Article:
In this case, the act of replacing an existing recreational vehicle with a new recreational vehicle in the manufactured home park is a continuation of Eddins' nonconforming use that is protected by due process. While the City argues that Eddins' due process right to a nonconforming use attaches only to the recreational vehicles that were on the property at the time the ordinance was passed, Lewis-Clark Memorial Gardens makes clear that a nonconforming use protects the ―fundamental or primary use of the real property in question.‖ 99 Idaho at 681, 587 P.2d at 822. The fundamental or primary use of Eddins' real property-both before and after the ordinance was passed-was to rent spaces for both manufactured homes and recreational vehicles. Consequently, the due process clauses of the Idaho and U.S. Constitutions protect Eddins' ability to continue the fundamental or primary use of his real property.

The act of replacing an existing recreational vehicle with a new recreational vehicle is not an expansion or enlargement of Eddins' nonconforming use. In Lewis-Clark Memorial Gardens, this Court found that the property owner's fundamental or primary use of the real property was to operate a cemetery business and the construction of additional crypts did not constitute an enlargement or expansion of the original nonconforming use because it did not change the fundamental use of the property. Id. Similarly, the act of replacing existing recreational vehicles with new recreational vehicles does nothing to change the fundamental use of the property. In fact, such an act is actually less expansive than the act this Court permitted in Lewis-Clark Memorial Gardens because certainly there is a greater change to the physical environment and to the intensity of use by adding five hundred additional crypts to a property than there would be by allowing the replacement of one recreational vehicle by another.

Furthermore, in Gordon Paving, the Court specifically found that the reasonable substitution of more modern equipment for older equipment in a business that is protected as a nonconforming use does not constitute an enlargement or expansion of the nonconforming use. The facts of that case are substantially similar to the facts of this case because Eddins' tenant is simply seeking to replace an older recreational vehicle with a newer recreational vehicle and the nature of his business will remain the same after the substitution. Thus, such a substitution does not constitute an expansion or enlargement of the nonconforming use.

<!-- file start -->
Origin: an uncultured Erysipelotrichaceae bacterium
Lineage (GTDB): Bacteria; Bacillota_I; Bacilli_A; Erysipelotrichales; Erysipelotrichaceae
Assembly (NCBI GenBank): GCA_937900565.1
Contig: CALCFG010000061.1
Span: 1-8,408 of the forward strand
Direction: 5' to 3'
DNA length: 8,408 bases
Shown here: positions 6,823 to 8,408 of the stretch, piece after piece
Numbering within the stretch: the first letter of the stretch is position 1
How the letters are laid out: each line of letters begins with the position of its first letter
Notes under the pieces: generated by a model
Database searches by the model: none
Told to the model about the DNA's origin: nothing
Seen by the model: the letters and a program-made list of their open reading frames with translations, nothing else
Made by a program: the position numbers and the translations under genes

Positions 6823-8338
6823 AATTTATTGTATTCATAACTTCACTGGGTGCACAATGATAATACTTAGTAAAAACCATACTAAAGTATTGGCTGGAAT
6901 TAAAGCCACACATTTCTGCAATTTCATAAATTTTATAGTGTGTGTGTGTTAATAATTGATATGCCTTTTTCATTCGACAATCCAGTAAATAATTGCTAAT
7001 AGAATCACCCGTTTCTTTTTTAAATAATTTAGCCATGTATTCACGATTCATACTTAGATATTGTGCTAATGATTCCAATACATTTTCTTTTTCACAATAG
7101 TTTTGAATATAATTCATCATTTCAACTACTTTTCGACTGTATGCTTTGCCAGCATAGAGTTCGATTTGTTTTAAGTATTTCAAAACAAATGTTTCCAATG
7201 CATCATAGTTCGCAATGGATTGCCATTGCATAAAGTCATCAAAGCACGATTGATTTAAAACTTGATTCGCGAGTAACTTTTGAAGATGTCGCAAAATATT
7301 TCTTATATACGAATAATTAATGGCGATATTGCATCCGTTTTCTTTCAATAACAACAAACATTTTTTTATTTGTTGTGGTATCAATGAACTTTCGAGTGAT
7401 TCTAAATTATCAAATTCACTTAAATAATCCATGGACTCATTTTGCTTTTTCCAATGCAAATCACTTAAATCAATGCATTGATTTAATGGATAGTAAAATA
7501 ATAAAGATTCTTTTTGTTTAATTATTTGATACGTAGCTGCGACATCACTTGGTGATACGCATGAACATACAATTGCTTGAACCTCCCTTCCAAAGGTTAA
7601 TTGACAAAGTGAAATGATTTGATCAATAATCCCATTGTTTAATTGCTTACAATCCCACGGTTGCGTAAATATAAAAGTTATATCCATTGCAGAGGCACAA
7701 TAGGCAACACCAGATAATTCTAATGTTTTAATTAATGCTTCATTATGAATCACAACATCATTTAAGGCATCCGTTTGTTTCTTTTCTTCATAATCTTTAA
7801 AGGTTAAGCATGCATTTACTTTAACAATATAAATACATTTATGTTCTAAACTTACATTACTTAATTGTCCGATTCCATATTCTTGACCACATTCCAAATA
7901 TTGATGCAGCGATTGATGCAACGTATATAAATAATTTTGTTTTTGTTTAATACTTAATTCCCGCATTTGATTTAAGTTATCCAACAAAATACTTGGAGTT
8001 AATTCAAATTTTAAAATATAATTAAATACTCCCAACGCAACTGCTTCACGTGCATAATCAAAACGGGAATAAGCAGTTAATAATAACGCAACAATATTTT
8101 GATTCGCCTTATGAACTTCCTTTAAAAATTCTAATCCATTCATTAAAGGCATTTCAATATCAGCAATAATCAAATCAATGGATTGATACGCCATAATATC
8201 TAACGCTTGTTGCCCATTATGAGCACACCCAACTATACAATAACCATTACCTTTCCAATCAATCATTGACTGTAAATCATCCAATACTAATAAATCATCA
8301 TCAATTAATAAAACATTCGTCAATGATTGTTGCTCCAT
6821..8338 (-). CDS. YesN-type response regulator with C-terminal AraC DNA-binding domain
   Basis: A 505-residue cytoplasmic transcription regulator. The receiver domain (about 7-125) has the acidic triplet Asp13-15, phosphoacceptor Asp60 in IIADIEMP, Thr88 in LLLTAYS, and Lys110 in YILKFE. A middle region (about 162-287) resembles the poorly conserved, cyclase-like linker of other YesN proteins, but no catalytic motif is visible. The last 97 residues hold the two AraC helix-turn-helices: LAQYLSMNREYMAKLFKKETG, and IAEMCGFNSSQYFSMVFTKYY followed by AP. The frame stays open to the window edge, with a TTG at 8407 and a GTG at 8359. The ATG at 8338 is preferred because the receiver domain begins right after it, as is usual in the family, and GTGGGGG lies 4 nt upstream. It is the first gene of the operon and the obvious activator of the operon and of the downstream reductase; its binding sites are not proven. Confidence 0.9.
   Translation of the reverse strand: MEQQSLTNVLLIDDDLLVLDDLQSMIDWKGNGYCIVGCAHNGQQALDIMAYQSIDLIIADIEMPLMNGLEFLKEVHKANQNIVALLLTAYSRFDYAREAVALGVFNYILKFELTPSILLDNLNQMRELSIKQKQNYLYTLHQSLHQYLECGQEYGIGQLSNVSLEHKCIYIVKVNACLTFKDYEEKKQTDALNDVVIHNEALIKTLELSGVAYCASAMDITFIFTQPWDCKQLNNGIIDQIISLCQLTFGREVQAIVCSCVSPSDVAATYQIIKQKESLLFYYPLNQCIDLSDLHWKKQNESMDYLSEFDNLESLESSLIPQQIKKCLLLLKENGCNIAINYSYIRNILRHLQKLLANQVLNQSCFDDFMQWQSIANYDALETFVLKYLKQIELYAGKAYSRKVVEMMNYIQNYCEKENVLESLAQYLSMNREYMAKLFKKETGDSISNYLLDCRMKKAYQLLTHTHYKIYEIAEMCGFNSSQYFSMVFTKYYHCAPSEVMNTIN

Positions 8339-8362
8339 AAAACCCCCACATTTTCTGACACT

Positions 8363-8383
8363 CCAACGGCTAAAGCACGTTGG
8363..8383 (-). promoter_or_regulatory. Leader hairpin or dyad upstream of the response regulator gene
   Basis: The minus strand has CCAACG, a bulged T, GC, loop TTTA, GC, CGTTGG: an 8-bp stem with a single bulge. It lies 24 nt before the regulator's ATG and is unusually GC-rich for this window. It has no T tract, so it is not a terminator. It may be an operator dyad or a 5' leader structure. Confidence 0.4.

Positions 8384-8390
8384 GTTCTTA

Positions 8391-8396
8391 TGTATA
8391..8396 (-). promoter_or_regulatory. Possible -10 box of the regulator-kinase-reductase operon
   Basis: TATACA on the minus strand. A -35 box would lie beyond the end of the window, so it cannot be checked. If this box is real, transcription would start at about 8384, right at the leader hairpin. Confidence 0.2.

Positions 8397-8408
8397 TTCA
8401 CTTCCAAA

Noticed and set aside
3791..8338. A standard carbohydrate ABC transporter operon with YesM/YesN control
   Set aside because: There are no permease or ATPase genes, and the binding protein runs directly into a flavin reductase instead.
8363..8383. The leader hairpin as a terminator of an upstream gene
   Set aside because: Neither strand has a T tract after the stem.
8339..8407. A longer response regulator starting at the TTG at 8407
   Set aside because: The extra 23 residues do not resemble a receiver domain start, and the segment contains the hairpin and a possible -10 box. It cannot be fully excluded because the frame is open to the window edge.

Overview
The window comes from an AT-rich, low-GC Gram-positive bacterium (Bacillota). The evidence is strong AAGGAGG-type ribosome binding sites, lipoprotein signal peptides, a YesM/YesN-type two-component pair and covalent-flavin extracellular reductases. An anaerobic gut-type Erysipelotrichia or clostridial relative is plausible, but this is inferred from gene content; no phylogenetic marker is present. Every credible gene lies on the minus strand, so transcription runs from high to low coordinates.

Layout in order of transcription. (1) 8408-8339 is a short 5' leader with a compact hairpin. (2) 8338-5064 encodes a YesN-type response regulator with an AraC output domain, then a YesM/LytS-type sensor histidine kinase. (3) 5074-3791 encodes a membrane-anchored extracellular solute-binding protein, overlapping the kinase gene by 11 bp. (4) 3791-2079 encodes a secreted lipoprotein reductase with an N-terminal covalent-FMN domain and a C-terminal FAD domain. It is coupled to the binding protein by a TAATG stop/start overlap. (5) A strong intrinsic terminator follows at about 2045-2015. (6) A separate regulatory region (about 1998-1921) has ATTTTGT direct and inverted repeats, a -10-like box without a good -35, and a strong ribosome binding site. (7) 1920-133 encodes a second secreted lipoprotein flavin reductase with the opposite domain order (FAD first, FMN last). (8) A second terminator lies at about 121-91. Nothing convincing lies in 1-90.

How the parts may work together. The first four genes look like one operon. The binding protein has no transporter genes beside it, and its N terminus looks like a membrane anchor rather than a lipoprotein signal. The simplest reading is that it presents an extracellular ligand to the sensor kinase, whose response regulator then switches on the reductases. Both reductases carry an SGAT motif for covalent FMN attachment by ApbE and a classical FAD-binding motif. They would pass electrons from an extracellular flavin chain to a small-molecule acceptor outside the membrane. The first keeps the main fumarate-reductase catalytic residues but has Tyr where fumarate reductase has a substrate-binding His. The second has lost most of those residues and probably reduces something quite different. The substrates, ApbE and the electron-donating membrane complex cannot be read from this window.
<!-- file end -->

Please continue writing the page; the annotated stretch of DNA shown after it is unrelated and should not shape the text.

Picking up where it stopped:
The City correctly argues that allowing Eddins to replace the recreational vehicles will prolong the nonconforming use, and likely will make it more difficult to satisfy the safety goals of the ordinance by slowing the elimination of the business. However, the goal of quickly eliminating the combination of manufacturing homes and recreational vehicles does not trump the due process protection afforded to Eddins' nonconforming use.

Therefore, replacing an existing recreational vehicle with a new recreational vehicle in Eddins' manufactured home park constitutes a continuation of the nonconforming use that is protected by due process. For that reason, we find the City's action in this case violates Eddins' due process right to continue a nonconforming use.

C. Substantial Right

Next, we must also determine whether Eddins has demonstrated that his substantial rights have been prejudiced. I.C. § 67-5279(3). This is a relatively easy question in this case because due process rights are substantial rights. See Mitchell v. W.T. Grant Co., 416 U.S. 600, 610 (1974) (―Due process of law guarantees no particular form of procedure; it protects substantial rights.‖). Thus, because Eddins has demonstrated that his due process rights have been violated by the City's actions, he has similarly demonstrated that a substantial right has been prejudiced for the purposes of Idaho Code section 67-5279(3).

IV. Conclusion

We reverse the decision of the district court upholding the City's determination that Eddins is prohibited from replacing existing recreational vehicles with new recreational vehicles in his manufactured home park. Costs are awarded to Eddins.

Chief Justice EISMANN, and Justices BURDICK, W. JONES, and HORTON CONCUR.